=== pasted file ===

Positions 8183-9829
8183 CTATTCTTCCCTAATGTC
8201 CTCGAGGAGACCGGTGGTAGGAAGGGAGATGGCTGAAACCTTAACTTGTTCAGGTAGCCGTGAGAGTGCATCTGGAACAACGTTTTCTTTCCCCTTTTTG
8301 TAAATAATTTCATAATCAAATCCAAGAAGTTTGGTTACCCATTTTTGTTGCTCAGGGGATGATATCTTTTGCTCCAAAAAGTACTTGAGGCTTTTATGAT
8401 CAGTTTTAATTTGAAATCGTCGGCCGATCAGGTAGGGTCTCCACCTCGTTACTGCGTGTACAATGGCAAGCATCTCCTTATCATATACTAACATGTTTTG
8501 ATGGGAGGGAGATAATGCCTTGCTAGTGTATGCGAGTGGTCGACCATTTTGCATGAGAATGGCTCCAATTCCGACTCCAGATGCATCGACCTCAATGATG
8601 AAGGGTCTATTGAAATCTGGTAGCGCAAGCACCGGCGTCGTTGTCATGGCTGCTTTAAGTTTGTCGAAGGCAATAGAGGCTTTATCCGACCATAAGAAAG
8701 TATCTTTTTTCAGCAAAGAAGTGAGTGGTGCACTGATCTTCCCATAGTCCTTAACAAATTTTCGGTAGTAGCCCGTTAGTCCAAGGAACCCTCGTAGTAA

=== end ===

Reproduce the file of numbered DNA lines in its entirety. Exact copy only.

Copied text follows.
Positions 8183-9829
8183 CTATTCTTCCCTAATGTC
8201 CTCGAGGAGACCGGTGGTAGGAAGGGAGATGGCTGAAACCTTAACTTGTTCAGGTAGCCGTGAGAGTGCATCTGGAACAACGTTTTCTTTCCCCTTTTTG
8301 TAAATAATTTCATAATCAAATCCAAGAAGTTTGGTTACCCATTTTTGTTGCTCAGGGGATGATATCTTTTGCTCCAAAAAGTACTTGAGGCTTTTATGAT
8401 CAGTTTTAATTTGAAATCGTCGGCCGATCAGGTAGGGTCTCCACCTCGTTACTGCGTGTACAATGGCAAGCATCTCCTTATCATATACTAACATGTTTTG
8501 ATGGGAGGGAGATAATGCCTTGCTAGTGTATGCGAGTGGTCGACCATTTTGCATGAGAATGGCTCCAATTCCGACTCCAGATGCATCGACCTCAATGATG
8601 AAGGGTCTATTGAAATCTGGTAGCGCAAGCACCGGCGTCGTTGTCATGGCTGCTTTAAGTTTGTCGAAGGCAATAGAGGCTTTATCCGACCATAAGAAAG
8701 TATCTTTTTTCAGCAAAGAAGTGAGTGGTGCACTGATCTTCCCATAGTCCTTAACAAATTTTCGGTAGTAGCCCGTTAGTCCAAGGAACCCTCGTAGTAA